May 28, 2024

What is yin and yang?

The principle of yin and yang is a complementarity from the psychic, emotional, energetic or spiritual point of view. In the game of cycles (represented by the outer circle, which unites the two forces), white and black each contain a little of the other and are interrelated inextricably. The central line in S forms the fifth circle of the representation (two semicircles).

The universe evolves and renews itself under their antinomic influence. Things and actions are both yin and yang, like breathing, for example, in the same way that a magnet has a negative pole and a positive pole. But yin and yang can change. An outside yang force can become yin inside the body. In yin, which corresponds to femininity, we associate moon, night, receptivity, emptiness, consciousness ... In yang, we attribute masculinity, but also love, sun, day, action, full ...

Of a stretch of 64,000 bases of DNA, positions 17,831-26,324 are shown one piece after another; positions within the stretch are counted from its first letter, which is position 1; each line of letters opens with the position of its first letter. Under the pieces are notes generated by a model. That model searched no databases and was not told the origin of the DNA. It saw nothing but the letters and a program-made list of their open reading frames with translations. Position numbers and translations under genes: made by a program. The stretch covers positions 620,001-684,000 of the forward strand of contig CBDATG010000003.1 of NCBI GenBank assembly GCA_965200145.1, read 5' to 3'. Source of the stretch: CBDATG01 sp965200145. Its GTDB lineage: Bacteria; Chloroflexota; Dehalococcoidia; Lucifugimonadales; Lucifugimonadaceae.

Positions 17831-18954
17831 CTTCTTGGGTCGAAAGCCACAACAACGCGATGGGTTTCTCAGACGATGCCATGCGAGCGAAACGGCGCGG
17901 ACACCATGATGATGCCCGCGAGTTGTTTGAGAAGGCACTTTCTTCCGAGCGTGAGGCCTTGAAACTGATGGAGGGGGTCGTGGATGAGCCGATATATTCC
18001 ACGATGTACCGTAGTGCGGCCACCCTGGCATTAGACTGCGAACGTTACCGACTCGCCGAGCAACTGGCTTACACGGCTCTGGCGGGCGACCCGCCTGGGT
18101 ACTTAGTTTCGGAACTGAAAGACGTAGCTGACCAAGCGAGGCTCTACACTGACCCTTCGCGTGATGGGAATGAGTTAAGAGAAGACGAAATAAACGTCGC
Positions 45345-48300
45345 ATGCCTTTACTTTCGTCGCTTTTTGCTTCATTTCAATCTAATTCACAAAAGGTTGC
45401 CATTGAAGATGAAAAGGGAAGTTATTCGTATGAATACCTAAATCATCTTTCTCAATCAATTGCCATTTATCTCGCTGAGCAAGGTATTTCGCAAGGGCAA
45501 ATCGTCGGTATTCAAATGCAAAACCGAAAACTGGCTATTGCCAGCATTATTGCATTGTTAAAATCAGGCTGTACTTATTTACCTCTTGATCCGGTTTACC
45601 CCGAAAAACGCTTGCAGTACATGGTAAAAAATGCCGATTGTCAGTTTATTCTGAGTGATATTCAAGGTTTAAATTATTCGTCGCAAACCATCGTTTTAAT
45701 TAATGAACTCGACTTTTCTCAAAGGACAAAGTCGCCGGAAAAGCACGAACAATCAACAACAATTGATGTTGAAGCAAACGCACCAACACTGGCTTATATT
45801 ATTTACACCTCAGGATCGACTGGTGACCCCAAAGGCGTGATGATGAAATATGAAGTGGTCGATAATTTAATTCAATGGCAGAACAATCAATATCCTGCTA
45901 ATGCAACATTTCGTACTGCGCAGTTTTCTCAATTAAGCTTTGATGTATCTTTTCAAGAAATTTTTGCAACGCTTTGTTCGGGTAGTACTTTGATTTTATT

In Chinese medicine, yang is external and yin is internal. The back is yang and the belly is yin. But the belly becomes yang if we consider it in relation to the head. The bowels are yang as the organs of digestion. Yin organs are those that store the substances that nourish the body. The cells are yin but they are recharged by the external yang. This is how blood circulation is effected: by the bipolarity between yin and yang.

Yin and yang continually transform each other. Summer is transformed into winter, life into death, happiness into misfortune, hot into cold ... In medicine, we can tune yin or yang or otherwise disperse one or the other when they are in excess. An acute illness is yang when a chronic illness is yin. The doctor who practices in the Chinese tradition, bases his treatment according to the needs in massages, acupuncture or herbal medicine.
 
Our advice:
For our Western mind, Chinese medicine is difficult to apprehend because it sits its system on a way of thinking different from ours. It is not all-powerful as sometimes we would like to believe it but it can offer satisfactory answers when we no longer find them in our medicine.
 
 

The hidden meanings of yin and yang - John Bellaimey (May 2024)